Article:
When I was around twelve, I read Bram Stoker’s Dracula (or did I see the old movie?) and was obsessed with it: the horror of the phantom scary stranger on the roof behind the blowing window curtain and the thrill of that juicy sexual component, the neck bite. Perhaps my fixation on Dracula had something to do with my fear of the helplessness that came with what my mother called “becoming a woman.” In that puritanical time, it was better to be one of the living dead than to be penetrated “down there.” Strictly speaking, Dracula got nowhere near third base and seemed to have no interest in it. The vampire virgin, like the possessed, was not responsible for her condition, and being a vampire negated the usefulness of reproduction in a system where life replaces death. .
As an adult, I have had little interest in vampires, though I suppose I should in view of the fact I would just love to live forever. I think what turned me off originally is an aversion to extreme horror and the utterly repulsive, like the sea of blood in the movie Interview with a Vampire. I’m a lot more queasy than I was at twelve – and the world of horror has gotten a lot more graphic. Also I have had the impression, without reading any contemporary vampire novels, that many of them are shallow horror-romances.
The vampire is a hot academic subject. When I plugged “+vampire +edu” into Google, I got almost eight million hits. “Evolution of Vampires” was a topic at Human Behavior and Evolution Society’s conference in Eugene, Oregon, in June 2010. And Purdue’s Comparative Literature and Culture (June, 2007) presented a paper, “Globalization, Empire, and the Vampire,” by Mario Vrbančić, in which, according to the abstract, he “analyses the vampire as the nation. . . . The vampire always occurs in the wake and decay of Empires. . . .[I]n America vampires disperse and multiply in popular culture and the mass media; in a newly emerging global order (Empire) they may embody the power of the multitude.” Dr. Thomas Garza (University of Texas, Austin) has studied people who identify themselves as vampires, and 20/20 did a segment about them. These folks start wanting blood as young teenagers, have (or want to have) fangs, don’t like sunlight. They obtain their blood from volunteer donors, who get an erotic thrill out of their thralldom; they don’t suck the donor dry but most monitor the amount of blood they take and are antiseptically clean in performing the procedure..Some experts view such real-life vampires as physically or psychologically damaged or as prototypes for the next step up the human evolutionary ladder.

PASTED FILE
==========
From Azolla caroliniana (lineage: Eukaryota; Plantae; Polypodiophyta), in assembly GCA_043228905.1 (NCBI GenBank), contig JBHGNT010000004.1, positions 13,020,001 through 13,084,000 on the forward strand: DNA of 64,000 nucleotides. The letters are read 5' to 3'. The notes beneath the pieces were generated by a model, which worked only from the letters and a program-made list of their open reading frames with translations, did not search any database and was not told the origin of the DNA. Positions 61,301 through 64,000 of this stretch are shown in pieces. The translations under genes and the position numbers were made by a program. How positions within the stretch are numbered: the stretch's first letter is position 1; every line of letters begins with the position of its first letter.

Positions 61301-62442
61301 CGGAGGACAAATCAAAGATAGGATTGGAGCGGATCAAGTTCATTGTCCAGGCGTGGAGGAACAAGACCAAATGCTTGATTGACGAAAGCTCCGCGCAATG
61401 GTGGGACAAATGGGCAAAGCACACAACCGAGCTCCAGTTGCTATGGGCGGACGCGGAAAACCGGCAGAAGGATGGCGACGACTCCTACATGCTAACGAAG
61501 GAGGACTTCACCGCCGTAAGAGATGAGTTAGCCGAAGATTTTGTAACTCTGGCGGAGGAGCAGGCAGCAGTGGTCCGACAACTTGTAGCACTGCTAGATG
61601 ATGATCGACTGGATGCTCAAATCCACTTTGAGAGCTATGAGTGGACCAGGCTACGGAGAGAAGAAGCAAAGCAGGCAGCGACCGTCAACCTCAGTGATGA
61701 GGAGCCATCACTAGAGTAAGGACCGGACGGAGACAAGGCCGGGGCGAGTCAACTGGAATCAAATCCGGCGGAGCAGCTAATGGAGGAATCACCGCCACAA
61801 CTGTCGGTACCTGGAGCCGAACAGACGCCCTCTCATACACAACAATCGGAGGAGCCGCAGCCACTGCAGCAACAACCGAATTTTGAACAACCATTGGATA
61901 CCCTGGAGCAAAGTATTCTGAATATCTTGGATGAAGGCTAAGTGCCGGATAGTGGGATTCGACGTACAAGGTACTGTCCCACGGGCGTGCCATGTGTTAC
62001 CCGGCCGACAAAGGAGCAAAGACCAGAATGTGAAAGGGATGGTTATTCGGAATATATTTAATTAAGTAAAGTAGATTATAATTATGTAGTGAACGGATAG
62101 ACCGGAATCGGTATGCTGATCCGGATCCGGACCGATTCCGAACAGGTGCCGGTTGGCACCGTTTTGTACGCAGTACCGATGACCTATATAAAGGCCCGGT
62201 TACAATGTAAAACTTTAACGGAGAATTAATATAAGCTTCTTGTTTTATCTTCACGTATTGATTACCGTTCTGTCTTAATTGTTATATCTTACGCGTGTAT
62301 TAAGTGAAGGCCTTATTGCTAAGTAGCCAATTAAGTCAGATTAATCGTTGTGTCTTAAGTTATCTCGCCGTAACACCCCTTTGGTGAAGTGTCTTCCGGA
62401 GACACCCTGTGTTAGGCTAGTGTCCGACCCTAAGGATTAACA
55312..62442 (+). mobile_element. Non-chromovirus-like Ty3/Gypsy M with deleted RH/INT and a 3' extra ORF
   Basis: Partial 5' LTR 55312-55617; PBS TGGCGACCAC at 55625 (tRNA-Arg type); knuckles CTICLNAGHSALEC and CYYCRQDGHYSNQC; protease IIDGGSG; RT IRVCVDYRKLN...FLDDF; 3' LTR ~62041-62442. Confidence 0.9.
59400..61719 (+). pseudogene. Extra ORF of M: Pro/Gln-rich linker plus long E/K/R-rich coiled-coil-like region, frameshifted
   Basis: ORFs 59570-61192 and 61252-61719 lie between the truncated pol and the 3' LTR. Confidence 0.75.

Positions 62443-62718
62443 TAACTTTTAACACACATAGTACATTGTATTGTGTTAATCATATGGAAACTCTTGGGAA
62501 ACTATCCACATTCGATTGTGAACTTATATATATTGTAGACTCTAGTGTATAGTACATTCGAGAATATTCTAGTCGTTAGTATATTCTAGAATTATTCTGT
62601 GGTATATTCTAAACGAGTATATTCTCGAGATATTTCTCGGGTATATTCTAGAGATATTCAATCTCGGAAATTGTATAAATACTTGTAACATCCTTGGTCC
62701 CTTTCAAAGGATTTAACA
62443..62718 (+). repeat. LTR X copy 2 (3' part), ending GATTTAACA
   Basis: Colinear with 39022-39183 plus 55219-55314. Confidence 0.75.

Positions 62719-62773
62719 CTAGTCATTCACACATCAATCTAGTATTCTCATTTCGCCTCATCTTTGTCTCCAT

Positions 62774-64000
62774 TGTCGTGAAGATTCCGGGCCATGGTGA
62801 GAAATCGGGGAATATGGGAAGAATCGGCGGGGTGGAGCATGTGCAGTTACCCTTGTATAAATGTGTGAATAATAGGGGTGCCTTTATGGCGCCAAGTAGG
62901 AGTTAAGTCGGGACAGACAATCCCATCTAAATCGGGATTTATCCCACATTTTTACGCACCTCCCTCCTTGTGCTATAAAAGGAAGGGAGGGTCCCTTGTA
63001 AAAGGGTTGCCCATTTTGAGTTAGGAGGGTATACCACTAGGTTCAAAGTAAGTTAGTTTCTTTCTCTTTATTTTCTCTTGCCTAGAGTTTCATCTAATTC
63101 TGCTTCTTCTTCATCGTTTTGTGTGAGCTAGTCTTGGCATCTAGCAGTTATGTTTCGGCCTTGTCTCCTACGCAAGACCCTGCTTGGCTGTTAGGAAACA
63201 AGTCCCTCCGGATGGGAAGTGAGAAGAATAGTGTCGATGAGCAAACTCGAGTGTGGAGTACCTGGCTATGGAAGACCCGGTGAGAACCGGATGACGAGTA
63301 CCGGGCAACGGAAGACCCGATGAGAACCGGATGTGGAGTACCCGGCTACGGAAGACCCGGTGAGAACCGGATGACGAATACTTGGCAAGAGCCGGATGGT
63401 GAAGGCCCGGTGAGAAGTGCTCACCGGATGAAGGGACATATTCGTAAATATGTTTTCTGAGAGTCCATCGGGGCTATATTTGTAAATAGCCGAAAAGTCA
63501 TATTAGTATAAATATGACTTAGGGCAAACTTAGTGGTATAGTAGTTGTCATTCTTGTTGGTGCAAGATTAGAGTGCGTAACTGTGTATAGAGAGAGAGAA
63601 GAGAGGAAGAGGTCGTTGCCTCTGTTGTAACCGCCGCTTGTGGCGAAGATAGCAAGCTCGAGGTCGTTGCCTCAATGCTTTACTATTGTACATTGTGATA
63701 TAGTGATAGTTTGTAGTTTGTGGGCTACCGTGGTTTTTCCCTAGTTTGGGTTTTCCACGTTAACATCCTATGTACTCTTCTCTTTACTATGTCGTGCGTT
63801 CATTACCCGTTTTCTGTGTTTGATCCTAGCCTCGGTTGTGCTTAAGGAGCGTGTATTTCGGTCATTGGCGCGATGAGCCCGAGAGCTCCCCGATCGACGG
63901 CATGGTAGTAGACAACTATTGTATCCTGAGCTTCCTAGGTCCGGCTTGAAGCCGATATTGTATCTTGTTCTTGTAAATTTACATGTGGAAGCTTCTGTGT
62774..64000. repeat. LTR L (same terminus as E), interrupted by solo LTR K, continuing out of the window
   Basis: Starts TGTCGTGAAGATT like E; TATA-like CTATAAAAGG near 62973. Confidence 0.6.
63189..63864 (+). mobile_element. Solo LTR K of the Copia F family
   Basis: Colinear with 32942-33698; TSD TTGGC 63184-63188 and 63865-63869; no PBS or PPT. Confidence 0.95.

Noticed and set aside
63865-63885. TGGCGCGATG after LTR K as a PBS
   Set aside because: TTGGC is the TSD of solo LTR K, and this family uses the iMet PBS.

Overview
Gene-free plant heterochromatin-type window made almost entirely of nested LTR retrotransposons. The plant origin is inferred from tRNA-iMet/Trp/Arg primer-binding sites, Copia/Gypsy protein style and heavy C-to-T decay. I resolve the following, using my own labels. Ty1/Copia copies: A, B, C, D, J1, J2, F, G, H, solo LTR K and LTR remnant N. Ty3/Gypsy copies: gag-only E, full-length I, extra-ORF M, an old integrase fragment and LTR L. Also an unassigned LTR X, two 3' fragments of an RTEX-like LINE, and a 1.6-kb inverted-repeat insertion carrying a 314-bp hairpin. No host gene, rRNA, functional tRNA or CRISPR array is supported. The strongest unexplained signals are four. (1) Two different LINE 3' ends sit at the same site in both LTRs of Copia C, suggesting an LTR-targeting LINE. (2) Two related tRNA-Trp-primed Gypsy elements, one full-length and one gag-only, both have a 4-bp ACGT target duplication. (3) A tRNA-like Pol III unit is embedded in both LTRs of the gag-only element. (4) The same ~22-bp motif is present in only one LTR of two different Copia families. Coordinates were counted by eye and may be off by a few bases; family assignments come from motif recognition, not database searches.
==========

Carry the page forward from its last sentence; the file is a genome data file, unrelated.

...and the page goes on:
It is all so interesting that I considered writing a piece of academia-tinged non-fiction, which might address one or more of these questions:
Do vampires represent a leech on society?
Can vampirism be somehow related to the Christian ritual of the eucharist, where humans drink Christ’s blood? Are the fictional vampires that go blood-less, having converted to vegetarianism, analogous with Protestants?.
What do changes in vampire gender relations signify? Do male vampires really combine “dad with cad,” as one academic believes? Why have male and female vampires become “cute,” not at all the repugnant rotten corpses vampires once were?
On the other hand, perhaps I can introduce a vampire into my fiction. I won’t take a blood oath that I’ll do that, but if I do I’ll have to live forever to follow my character through the course of his endless life.